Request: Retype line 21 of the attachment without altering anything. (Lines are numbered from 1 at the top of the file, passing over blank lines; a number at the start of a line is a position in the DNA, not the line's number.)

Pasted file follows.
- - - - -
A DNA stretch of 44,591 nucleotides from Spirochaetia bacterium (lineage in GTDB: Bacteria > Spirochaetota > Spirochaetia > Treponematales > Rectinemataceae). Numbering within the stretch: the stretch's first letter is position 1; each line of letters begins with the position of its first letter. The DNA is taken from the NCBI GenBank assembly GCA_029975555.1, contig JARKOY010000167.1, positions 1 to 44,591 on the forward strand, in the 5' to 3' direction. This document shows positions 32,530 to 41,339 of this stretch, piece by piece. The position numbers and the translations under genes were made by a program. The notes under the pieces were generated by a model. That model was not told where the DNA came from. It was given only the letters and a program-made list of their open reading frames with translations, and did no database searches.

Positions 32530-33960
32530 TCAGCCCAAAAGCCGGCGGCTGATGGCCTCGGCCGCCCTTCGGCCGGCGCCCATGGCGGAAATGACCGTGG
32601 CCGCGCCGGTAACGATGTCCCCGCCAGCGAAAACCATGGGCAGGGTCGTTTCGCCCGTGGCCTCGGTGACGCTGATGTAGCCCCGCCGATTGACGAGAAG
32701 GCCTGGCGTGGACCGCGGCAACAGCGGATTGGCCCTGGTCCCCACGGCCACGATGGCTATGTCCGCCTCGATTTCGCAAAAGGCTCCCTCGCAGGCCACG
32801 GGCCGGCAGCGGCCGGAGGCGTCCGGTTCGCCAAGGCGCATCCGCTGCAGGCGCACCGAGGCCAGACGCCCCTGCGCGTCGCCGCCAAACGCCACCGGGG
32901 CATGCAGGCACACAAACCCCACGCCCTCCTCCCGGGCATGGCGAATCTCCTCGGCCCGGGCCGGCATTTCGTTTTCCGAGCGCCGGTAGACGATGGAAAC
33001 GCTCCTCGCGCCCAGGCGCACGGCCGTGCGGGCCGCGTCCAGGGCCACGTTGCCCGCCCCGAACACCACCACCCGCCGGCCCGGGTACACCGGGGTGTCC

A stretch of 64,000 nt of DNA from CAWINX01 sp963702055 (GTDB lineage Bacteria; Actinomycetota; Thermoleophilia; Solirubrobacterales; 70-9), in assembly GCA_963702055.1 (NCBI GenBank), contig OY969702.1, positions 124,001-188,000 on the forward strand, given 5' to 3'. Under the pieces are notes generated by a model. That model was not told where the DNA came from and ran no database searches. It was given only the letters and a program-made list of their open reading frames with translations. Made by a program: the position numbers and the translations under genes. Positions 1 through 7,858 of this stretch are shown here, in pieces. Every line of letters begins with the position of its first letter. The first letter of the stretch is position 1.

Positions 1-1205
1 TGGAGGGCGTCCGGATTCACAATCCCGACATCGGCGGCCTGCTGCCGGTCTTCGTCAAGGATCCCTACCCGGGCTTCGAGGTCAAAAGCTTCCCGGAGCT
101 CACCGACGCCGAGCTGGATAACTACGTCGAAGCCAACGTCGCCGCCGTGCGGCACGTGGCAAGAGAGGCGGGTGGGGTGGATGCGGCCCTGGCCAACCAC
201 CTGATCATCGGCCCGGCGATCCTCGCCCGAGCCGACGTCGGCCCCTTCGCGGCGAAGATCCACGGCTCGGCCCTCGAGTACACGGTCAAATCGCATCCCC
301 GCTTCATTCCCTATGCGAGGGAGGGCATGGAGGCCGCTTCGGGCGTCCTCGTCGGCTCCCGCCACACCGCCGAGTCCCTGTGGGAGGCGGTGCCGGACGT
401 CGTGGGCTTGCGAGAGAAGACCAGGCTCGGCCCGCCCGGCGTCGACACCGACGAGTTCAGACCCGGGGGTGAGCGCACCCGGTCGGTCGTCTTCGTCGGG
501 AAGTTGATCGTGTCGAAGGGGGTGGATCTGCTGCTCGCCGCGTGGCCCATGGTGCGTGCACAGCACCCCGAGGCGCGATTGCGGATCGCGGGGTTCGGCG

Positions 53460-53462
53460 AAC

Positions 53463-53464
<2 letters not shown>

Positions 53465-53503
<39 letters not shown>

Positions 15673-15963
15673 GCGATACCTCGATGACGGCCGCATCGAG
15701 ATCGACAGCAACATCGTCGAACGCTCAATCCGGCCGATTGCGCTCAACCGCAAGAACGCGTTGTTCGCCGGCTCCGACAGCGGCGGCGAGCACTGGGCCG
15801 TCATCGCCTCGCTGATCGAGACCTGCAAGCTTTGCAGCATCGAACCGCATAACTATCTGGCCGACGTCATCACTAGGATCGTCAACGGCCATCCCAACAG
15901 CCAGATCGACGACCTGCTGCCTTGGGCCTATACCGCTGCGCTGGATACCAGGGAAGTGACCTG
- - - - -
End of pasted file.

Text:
Positions 53465-53503